You seemed surprised, Lady Bird. The "Artist Series" of Baldwin could be spoken in the same breath as any of the high end builders if we go back a couple of decades or so. Leonard Bernstein, Dave Brubeck, and Jorge Bolet were all Baldwin artists and there were many others at that time (although Bernstein's professed favorite piano was BÃ¶sendorfer - he owned both pianos in his Manhattan apartment and they were auctioned off at his death).
Are they only mostly for show and to attract attention or to people actually own them and have them at home?
Are they the piano equivalent of concept cars?
Thank you for starting this thread, malkin. The answer is yes... and no.
Art Grands have been around and were popular as marketing devices, as symbols of status for the wealthy, and as beautiful pieces of art for institutions and businesses since, and before, there was a modern piano. Royalty, wealthy patrons, and sometimes institutions would commission pianos to be built (or forte pianos - or harpsichords, for that matter). When doing so, it made sense to custom design a cabinet as well. That way they could have something that nobody else had.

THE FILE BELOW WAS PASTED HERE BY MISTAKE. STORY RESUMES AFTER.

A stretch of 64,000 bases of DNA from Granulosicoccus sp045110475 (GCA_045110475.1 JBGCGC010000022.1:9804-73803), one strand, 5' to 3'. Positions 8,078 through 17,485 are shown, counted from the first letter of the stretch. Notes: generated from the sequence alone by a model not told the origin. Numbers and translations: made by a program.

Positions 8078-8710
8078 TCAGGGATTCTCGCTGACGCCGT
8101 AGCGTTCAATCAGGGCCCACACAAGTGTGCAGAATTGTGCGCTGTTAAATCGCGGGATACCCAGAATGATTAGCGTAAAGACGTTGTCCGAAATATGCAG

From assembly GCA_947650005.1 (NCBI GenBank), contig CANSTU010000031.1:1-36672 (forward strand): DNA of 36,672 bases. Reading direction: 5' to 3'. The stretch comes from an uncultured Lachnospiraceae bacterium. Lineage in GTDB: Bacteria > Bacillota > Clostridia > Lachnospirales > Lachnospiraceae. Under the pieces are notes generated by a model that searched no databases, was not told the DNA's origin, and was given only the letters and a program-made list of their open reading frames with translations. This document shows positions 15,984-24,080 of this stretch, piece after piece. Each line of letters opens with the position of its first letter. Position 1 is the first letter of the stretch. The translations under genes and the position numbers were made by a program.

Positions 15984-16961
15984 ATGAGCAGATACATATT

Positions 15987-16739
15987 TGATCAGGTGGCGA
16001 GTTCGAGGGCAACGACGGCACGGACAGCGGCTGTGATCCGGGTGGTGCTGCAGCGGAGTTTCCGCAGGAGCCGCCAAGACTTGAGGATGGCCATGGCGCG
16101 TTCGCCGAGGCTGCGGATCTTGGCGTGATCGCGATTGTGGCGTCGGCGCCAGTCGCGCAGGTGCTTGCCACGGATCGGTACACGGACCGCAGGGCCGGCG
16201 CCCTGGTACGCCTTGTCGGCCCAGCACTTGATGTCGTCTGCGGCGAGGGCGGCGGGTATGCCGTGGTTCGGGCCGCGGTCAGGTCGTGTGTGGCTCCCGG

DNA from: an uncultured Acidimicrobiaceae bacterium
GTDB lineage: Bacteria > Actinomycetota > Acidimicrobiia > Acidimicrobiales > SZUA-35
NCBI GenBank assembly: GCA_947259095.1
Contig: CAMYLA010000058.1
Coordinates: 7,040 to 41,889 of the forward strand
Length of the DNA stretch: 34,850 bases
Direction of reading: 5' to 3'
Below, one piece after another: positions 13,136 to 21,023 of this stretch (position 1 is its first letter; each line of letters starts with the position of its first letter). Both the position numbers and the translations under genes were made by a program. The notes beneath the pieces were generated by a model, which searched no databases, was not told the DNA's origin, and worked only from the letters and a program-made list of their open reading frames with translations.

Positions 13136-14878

Manufactures quickly found that building a "one of a kind" or a "limited edition" art grand that was unusual or wild could garner attention in a flagship showroom or in the news. This also paid off because eventually someone would pay the premium that the instrument demanded as well (or they wouldn't and the manufacturer just did not publicize that fact).
For instance, the BÃ¶sendorfer Lounge at the Grand Bohemian Hotel in Orlando is centered around a modern art grand BÃ¶sendorfer Imperial, designed by Hans HÃ¶llein, an Austrian architect. There were a very small number of these Imperials made, so this business is set up around the piano. It is refreshing that this is in the USA, and in Orlando, of all places:
Here is a rare Steinway called "The Centennial" that has been referred to as the first modern piano. I think it would be fair to call this an art grand:
You can also hear this piano by clicking here.
Art grands fell everywhere between these to extremes in style of design. I am looking forward to hearing others share their thoughts and perspectives.